The email exchanges apparently caught the eye of Sarasota businessman Martin Hyde, who ran for City Commission in 2017. Hyde routinely appears before the board at its regular meetings, offering his views on a variety of issues. He also has indicated that he plans another run for a seat on the commission.
On Aug. 13, Hyde sent an email to Fournier in response to Fournier’s explanation.
“With all due respect,” Hyde wrote the city attorney, “you are glossing over a few highly relevant points as follows:
“1. The City commission had already authorized the hiring of its own counsel in the matter.
“2. There is NO letter of agreement between the City and this law firm,” he added. Therefore, “I’m at a loss to know how monies can disbursed to them?
“3. Subjectively by implication you are asserting that there is no limit or caveat on legal fees or the manner in which they are agreed to be paid.
“4. Even if the Commission doesn’t want to participate in substantial cash expenditures citizens are certainly entitled to know and this has absolutely been done out of the public domain.
“5. If there is no legal agreement between the City and this law firm does it not present an issue of disclosure to the defense and the court if the City has a de facto shadow counsel?
“6. Can I see the email today as a public record from the City manager to you that agrees [to] the amount of the payments or to whomever it was sent to authorize the disbursement of a check on behalf of another organization whose name was the only one on the invoice?
“7. Can someone confirm that the City is willing to pay invoices this haphazardly going forward i.e. without a direct bill in the City’s name and sans any direct Commission authorization?
“8. Is there any point at which the sums might be questioned? $200k would seem a significant level to warrant more formal arrangements but maybe I’m old fashioned.”
Finally, Hyde wrote, “I have a few bills I’d like the City to pay too. Can you tell me to whom I should forward them? They’re all for the common interest of the City so perhaps you could use the same system and slush fund as you did for this?”
And speaking of the city’s legal fees …
Sarasota City Attorney Robert Fournier has been prompt in responses to the News Leader over the past months when the News Leader has inquired about the city’s legal fees in the Big Pass cases. This week, he wrote that the total amount the city has paid GrayRobinson — where its outside counsel practices in Fort Lauderdale — is $415,085.71.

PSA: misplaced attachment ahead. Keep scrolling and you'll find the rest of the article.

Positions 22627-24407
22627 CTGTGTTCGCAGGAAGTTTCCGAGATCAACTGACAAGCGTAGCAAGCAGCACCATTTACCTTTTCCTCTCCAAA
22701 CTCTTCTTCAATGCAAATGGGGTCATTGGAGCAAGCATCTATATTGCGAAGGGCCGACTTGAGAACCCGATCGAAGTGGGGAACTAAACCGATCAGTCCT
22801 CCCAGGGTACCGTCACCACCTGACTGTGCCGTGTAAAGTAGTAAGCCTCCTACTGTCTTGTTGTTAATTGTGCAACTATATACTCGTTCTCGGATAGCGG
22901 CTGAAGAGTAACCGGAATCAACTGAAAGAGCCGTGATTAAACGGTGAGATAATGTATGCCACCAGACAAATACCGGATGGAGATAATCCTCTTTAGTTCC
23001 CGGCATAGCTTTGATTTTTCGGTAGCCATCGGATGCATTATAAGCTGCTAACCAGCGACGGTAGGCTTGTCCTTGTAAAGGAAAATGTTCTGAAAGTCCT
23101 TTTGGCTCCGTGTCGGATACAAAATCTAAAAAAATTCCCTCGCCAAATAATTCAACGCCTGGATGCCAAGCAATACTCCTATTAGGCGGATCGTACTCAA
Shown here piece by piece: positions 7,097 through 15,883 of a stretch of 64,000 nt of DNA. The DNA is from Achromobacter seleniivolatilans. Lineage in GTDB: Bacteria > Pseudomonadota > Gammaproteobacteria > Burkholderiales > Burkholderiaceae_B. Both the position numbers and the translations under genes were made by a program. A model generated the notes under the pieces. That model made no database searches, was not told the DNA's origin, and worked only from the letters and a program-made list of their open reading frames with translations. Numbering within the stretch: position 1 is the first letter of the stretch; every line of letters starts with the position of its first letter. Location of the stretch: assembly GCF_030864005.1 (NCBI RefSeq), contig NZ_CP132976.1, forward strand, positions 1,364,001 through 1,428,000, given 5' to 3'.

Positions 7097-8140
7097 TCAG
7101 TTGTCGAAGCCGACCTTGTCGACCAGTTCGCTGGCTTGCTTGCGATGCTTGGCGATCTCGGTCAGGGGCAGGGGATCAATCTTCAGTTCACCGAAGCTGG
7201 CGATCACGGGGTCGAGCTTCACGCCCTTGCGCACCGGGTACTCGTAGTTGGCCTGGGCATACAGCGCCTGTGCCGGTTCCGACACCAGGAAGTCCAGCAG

In his previous update at the News Leader’s request, Fournier noted that the total paid to GrayRobinson as of July 10 was $392,595.25.
Fournier added in his Aug. 13 email that the latest sum for GrayRobinson “includes both the administrative proceedings and the Circuit Court case.”
The latter reference is to the SKA’s efforts — as detailed in the 2017 filing of a verified complaint — to show that the city must have approval of Sarasota County to dredge Big Pass, thanks to a county environmental policy in the county’s Comprehensive Plan. On July 24, 12th Judicial Circuit Court Judge Andrea McHugh heard arguments relative to the city’s Motion to Dismiss that case. She allowed both sides to file supplemental material.
It could be early September, SKA Vice President Catherine Luckner told members during their Aug. 2 meeting, before McHugh rules on the motion.
In his Aug. 13 email to the News Leader, Fournier also noted, “The other totals are the same and will remain the same.” In that statement, he was referencing payments involving preparation for the DOAH proceeding and expert witnesses, as well as the fees to Lewis, Longman & Walker, which has been representing the Lido Key Residents Association.
Speaking of court cases …
The complaint Siesta resident Mike Cosentino filed against Sarasota County in June 2016 regarding the County Commission’s vacation of a 357-foot-long segment of North Beach Road also remains unresolved.
Although the complaint was filed only about a month after the board vote, it was not served on the county until right at the 90-day deadline required by the state for such service. Therefore, the case got off to a slow start, one might say, in the 12th Judicial Circuit Court.